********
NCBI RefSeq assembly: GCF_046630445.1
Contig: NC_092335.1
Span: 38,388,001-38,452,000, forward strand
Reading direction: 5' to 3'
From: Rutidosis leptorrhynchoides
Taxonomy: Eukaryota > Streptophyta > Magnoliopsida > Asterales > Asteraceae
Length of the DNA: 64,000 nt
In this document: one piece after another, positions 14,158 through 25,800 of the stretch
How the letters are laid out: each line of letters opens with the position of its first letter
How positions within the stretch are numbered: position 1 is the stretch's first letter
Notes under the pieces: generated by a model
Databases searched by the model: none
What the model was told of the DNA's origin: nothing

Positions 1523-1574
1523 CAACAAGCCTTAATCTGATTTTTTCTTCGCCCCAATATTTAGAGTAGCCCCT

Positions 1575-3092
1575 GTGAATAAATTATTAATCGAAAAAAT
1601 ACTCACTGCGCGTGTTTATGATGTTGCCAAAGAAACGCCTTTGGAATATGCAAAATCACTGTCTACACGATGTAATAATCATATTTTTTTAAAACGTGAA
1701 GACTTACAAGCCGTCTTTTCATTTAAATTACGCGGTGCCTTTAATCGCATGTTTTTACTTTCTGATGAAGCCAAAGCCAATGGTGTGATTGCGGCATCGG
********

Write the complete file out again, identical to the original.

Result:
NCBI RefSeq assembly: GCF_046630445.1
Contig: NC_092335.1
Span: 38,388,001-38,452,000, forward strand
Reading direction: 5' to 3'
From: Rutidosis leptorrhynchoides
Taxonomy: Eukaryota > Streptophyta > Magnoliopsida > Asterales > Asteraceae
Length of the DNA: 64,000 nt
In this document: one piece after another, positions 14,158 through 25,800 of the stretch
How the letters are laid out: each line of letters opens with the position of its first letter
How positions within the stretch are numbered: position 1 is the stretch's first letter
Notes under the pieces: generated by a model
Databases searched by the model: none
What the model was told of the DNA's origin: nothing

Positions 1523-1574
1523 CAACAAGCCTTAATCTGATTTTTTCTTCGCCCCAATATTTAGAGTAGCCCCT

Positions 1575-3092
1575 GTGAATAAATTATTAATCGAAAAAAT
1601 ACTCACTGCGCGTGTTTATGATGTTGCCAAAGAAACGCCTTTGGAATATGCAAAATCACTGTCTACACGATGTAATAATCATATTTTTTTAAAACGTGAA
1701 GACTTACAAGCCGTCTTTTCATTTAAATTACGCGGTGCCTTTAATCGCATGTTTTTACTTTCTGATGAAGCCAAAGCCAATGGTGTGATTGCGGCATCGG